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Related to glossopharyngeal neuralgia: glossopharyngeal nerve, trigeminal neuralgia, Occipital neuralgia
pain in a nerve or along the course of one or more nerves, usually consisting of a sharp, spasmlike pain that may recur at intervals. It is caused by inflammation of or injury to a nerve or group of nerves. Inflammation of a nerve, or neuritis, may affect different parts of the body, depending upon the location of the nerve. Two common types of neuralgia are that of the trigeminal nerve (see tic douloureux) and that of the sciatic nerve (see sciatica). adj., adj neural´gic.
neuralgia facia´lis ve´ra Ramsay Hunt syndrome.
Fothergill's neuralgia tic douloureux (trigeminal neuralgia).
geniculate neuralgia Ramsay Hunt syndrome.
glossopharyngeal neuralgia that affecting the petrosal and jugular ganglion of the glossopharyngeal nerve, marked by severe paroxysmal pain originating on the side of the throat and extending to the ear.
Hunt's neuralgia Ramsay Hunt syndrome.
idiopathic neuralgia neuralgia of unknown etiology, not accompanied by any structural change.
intercostal neuralgia neuralgia of the intercostal nerves, causing pain in the side.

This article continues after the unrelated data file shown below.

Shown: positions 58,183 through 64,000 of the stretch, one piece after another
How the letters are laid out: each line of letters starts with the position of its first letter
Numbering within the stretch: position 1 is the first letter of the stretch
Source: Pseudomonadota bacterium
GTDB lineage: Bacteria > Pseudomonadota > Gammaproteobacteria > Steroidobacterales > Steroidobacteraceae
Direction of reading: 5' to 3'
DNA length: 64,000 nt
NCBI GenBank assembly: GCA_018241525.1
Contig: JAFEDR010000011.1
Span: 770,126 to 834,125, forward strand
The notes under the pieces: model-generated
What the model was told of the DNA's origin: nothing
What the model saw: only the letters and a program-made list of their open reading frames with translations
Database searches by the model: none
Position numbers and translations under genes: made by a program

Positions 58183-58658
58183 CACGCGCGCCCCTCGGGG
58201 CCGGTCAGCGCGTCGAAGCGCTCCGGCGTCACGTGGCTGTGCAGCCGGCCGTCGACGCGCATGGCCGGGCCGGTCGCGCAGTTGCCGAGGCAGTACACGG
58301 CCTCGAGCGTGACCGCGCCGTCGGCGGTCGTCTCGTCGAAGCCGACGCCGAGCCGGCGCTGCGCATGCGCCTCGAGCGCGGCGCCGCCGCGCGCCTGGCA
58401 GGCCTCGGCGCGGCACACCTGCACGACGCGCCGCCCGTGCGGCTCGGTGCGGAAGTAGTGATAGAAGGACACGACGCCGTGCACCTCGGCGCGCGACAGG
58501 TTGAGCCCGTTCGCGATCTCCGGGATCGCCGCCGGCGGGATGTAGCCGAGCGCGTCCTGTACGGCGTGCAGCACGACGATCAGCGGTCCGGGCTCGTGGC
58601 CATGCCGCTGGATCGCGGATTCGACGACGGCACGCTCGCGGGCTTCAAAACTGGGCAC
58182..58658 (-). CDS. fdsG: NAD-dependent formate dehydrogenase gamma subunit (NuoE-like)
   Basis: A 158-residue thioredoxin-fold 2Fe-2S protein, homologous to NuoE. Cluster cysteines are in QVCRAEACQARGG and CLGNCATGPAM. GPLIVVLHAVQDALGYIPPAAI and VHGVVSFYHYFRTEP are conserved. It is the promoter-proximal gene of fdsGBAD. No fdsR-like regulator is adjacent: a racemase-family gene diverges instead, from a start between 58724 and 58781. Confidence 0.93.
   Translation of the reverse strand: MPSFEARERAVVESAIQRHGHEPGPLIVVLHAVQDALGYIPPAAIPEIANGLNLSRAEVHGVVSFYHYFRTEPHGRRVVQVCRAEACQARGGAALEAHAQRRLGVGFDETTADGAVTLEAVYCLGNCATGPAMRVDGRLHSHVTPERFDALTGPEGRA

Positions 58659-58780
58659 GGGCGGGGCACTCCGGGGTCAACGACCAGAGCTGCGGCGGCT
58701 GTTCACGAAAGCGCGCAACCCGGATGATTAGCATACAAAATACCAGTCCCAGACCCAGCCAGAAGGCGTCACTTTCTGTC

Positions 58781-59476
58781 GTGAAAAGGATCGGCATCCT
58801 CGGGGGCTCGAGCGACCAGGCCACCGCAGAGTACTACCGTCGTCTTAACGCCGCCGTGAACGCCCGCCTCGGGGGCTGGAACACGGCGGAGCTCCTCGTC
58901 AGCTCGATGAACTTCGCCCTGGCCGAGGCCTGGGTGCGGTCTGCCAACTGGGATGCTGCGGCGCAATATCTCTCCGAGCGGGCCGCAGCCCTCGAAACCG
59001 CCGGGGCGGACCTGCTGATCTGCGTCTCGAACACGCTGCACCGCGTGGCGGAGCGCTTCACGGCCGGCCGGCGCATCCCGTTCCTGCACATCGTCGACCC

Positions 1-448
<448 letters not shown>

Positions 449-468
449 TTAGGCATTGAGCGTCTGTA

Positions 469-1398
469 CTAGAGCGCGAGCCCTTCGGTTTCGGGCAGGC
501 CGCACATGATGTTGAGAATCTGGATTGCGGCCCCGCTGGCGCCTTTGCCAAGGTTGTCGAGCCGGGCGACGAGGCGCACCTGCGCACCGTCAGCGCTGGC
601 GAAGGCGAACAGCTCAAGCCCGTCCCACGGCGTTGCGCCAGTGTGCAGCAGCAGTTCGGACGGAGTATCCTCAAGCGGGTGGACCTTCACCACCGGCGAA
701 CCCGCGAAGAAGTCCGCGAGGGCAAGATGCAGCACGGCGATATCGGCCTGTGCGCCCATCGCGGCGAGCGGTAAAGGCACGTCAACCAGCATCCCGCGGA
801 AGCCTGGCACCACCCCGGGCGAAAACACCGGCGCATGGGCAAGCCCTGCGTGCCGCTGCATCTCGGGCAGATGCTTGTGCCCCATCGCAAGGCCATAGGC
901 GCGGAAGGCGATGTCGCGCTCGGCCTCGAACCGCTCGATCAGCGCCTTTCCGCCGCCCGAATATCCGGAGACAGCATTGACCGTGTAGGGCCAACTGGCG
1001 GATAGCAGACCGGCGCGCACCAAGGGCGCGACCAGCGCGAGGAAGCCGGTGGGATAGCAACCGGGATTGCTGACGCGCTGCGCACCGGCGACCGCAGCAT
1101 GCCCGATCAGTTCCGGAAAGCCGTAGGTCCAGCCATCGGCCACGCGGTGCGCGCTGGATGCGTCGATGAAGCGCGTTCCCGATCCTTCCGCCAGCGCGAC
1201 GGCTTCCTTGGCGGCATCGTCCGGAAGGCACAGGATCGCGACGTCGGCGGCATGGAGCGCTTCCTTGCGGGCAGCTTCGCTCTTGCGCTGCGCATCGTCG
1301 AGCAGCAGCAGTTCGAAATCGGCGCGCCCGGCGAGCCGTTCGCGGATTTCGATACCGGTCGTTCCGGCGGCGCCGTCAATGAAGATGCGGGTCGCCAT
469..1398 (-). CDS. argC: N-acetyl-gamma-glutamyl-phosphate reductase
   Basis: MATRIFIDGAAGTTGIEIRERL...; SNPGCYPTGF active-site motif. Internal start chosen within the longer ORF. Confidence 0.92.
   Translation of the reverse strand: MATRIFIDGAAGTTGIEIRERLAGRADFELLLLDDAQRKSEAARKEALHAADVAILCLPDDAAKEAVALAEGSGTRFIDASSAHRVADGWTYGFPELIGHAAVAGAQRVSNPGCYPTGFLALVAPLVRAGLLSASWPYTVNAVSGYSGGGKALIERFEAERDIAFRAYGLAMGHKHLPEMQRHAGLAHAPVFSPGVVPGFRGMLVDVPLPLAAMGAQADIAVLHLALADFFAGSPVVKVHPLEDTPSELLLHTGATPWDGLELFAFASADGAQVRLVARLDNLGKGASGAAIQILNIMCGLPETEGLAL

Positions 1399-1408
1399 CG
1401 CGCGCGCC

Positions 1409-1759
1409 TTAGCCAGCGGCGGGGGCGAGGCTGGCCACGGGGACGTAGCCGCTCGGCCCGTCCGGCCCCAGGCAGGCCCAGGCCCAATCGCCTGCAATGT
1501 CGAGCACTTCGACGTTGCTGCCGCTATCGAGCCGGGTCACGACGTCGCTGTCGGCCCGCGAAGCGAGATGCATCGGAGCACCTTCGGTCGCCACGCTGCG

mammary neuralgia neuralgic pain in the breast.
Morton's neuralgia tenderness or pain in the metatarsal area of the foot and in the third and fourth toes caused by pressure on a neuroma of the branch of the medial plantar nerve supplying these toes. The neuroma is produced by chronic compression of the nerve between the metatarsal heads. Called also Morton's foot or toe.
nasociliary neuralgia pain in the eyes, brow, and root of the nose.
postherpetic neuralgia persistent burning pain and tingling along the distribution of a cutaneous nerve following an attack of herpes zoster.
trifacial neuralgia (trigeminal neuralgia) tic douloureux.
paroxysmal lancinating pain in the throat or palate.
Synonym(s): glossopharyngeal tic
a disorder of unknown origin characterized by recurrent attacks of severe pain in the back of the pharynx, the tonsils, the base of the tongue, and the middle ear. It tends to affect more men than women, with an onset after 40 years of age. Attacks lasting from a few seconds to minutes may be triggered by swallowing. The symptoms may be similar to those of trigeminal neuralgia. Treatment is usually pharmaceutic, but surgery may be recommended to sever involved nerve tracts.
Sharp recurrent pain deep in the throat that extends to the area around the tonsils and possibly the ear. It is triggered by swallowing or chewing.
Mentioned in: Neuralgia
glos·so·pha·ryn·ge·al neu·ral·gi·a(glosō-fă-rinjē-ăl nūr-aljē-ă)
Paroxysmal lancinating pain in throat or palate.